"Fuck your parliament and your constitution" - US President Lyndon B Johnson on Cyprus during meeting with the Greek Ambassador, June 1964. As quoted in "I Should Have Died".
Let’s talk coups for a moment.
Australia is not really a land that does coups. Sure, we have the Rum Rebellion but that’s ancient history and unlike the US, which can at least boast the Business Plot and January 6, Australia’s just not all that into “hard coups”. They’re a lot of work, and a lot of risk. Violence of any sort is messy and Australia is kind of hard to march across.
Our specialty has always been the “soft coup” — the kind of power play that is overly legalistic, deeply cynical and requires a bit of messing around, but doesn’t involve the military or violence and certainly won’t cost you a job in the private sector if it all goes belly up. This was the experience with the constitutional crisis that forced Gough Whitlam from office, though people of course like to quibble on details like exactly how much the Queen knew or whether the CIA was involved in some kind of anti-communist crusade.
It is hard to know where exactly to place the events of the last 48 hours on the soft-coup scale. If at one end there is the safe and legal like the rolling of a sitting Prime Minister during a leadership still, and at the other is Whitlam’s demise, it’s not yet clear where former Prime Minister Scott Morrison — man who had himself sworn in to multiple portfolios on a questionable legal basis — currently stands.
News of this situation broke with a headline over the weekend that a new book has revealed Scott Morrison himself had himself secretly sworn into the health portfolio during the pandemic. Things quickly escalated on Monday morning when the story was not only confirmed but the Australian public learned Morrison had done the same with the finance and resources ministries. As with most things involving the former PM, from there things only got worse. Not only had this “unorthodox” power-sharing arrangement — to borrow Bill Shorten’s phrasing — been kept hushed up, but apparently former Attorney General Christian Porter had given it his blessing and the Governor General had been quite happy to stay quiet about his role in the whole thing.
The involvement of the Governor General meant by Monday afternoon the situation was looking as if a minor constitutional crisis was brewing — and Morrison was not about to help clarify matters. When reporters at Sky News asked the former Prime Minister to explain himself, Morrison said he hadn’t heard about Anthony Albanese accusing him of running a “shadow government” that morning despite it being the headline story everywhere by noon.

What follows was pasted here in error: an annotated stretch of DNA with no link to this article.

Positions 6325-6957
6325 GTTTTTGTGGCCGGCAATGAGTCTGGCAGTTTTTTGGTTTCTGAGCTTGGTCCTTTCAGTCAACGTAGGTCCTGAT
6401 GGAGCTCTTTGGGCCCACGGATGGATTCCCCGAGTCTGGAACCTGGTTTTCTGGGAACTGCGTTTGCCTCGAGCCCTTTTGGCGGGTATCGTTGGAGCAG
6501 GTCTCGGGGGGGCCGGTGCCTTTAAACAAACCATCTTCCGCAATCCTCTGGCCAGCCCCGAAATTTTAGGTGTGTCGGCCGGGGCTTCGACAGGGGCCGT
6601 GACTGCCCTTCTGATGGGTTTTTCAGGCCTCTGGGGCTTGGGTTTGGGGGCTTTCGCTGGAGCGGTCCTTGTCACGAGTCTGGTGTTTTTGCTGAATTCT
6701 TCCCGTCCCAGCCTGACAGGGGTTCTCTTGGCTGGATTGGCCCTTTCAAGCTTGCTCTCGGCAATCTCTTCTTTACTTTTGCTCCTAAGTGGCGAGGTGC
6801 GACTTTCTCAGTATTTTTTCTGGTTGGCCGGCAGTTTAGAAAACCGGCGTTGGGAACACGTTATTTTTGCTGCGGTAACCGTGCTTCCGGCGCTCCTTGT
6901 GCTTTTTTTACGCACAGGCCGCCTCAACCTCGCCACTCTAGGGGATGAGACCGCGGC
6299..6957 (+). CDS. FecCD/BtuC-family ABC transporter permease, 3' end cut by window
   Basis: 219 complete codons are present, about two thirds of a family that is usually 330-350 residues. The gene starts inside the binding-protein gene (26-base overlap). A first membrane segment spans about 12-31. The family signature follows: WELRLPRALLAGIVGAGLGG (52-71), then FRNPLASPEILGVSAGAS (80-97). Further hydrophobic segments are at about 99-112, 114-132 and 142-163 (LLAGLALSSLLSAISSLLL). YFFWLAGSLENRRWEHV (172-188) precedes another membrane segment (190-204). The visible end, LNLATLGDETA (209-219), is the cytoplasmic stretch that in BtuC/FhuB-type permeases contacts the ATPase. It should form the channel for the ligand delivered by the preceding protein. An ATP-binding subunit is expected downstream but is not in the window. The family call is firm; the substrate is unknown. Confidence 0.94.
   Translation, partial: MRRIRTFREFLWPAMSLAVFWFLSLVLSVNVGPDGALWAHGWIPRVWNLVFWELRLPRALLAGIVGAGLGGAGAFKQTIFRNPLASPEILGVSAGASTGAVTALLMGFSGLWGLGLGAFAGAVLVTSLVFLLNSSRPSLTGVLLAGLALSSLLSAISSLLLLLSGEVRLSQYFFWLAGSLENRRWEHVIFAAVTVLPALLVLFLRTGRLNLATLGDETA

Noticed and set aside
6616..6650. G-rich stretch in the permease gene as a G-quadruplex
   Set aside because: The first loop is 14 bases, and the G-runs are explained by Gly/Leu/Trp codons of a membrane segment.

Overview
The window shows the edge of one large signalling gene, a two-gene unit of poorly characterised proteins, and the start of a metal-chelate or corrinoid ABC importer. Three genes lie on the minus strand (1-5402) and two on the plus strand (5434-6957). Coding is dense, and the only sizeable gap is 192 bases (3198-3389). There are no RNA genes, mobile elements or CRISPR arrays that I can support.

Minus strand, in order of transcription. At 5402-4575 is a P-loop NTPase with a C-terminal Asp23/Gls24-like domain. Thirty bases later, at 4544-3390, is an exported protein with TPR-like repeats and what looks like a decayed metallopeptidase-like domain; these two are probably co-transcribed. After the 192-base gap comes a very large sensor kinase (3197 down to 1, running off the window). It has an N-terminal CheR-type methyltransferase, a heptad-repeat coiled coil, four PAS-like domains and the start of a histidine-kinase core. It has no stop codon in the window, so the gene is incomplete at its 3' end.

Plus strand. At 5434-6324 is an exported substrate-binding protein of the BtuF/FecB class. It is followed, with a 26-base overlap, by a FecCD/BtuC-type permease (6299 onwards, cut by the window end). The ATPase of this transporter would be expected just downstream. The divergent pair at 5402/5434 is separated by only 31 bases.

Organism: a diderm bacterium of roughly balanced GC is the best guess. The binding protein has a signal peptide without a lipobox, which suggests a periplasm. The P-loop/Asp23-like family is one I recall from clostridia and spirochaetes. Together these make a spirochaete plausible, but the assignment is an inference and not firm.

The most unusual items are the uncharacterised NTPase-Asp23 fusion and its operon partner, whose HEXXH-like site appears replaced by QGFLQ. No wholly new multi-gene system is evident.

“Since leaving the job I haven’t engaged in any day to day politics,’’ Morrison said.
It was a good line from a man who remains in parliament as a backbencher. Meanwhile, Morrison’s old inner circle have been moving quickly to disassociate themselves and deny all knowledge. Notably, those guys are only talking now, long after they lost the election. Every single one was quite happy to stay mum all the way to the finish line.
All of this, it is worth emphasising, is deeply funny. Between the mental image of an overworked Scott Morrison attempting to run cabinet alone while his ministers slam cocktails and check their investment portfolios, or the idea that Jenny Morrison is currently somewhere off camera waiting for the signal to take responsibility, it is hard not to laugh at the whole affair.
(Scott Morrison businessing, hard. Image source)
Still, there are some serious implications. Sage legal scholars like constitutional law professor Anne Twomey from University of Sydney have already provided the sober legal analysis about whether any of this was legit. The key lesson so far seems to be that, at a certain point up the social hierarchy, the country pretty runs on vibes. What these events show is just how easily the norms of government can be violated by someone incapable of feeling shame. The implication is that our democracy is vulnerable to the next demagogue down the line.